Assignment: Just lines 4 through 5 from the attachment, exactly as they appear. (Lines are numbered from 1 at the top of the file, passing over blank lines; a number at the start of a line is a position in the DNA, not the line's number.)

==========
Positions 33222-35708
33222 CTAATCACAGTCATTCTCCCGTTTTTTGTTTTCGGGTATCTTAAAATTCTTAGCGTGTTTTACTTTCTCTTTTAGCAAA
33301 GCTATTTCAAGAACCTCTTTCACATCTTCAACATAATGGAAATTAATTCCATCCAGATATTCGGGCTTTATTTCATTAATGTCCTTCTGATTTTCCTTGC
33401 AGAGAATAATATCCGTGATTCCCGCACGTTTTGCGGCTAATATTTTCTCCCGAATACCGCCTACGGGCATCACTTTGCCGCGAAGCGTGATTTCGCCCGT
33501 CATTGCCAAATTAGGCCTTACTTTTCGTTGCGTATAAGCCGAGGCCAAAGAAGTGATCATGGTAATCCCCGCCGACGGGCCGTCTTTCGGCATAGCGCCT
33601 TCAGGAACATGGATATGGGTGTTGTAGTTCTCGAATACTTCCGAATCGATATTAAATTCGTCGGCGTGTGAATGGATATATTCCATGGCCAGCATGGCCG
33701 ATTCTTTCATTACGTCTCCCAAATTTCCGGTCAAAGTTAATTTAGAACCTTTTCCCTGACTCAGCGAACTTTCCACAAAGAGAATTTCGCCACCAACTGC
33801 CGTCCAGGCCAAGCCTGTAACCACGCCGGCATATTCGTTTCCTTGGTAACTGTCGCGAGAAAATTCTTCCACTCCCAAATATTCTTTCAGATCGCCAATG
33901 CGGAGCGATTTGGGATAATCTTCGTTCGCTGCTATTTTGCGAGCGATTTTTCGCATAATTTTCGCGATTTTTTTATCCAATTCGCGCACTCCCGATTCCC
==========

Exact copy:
33401 AGAGAATAATATCCGTGATTCCCGCACGTTTTGCGGCTAATATTTTCTCCCGAATACCGCCTACGGGCATCACTTTGCCGCGAAGCGTGATTTCGCCCGT
33501 CATTGCCAAATTAGGCCTTACTTTTCGTTGCGTATAAGCCGAGGCCAAAGAAGTGATCATGGTAATCCCCGCCGACGGGCCGTCTTTCGGCATAGCGCCT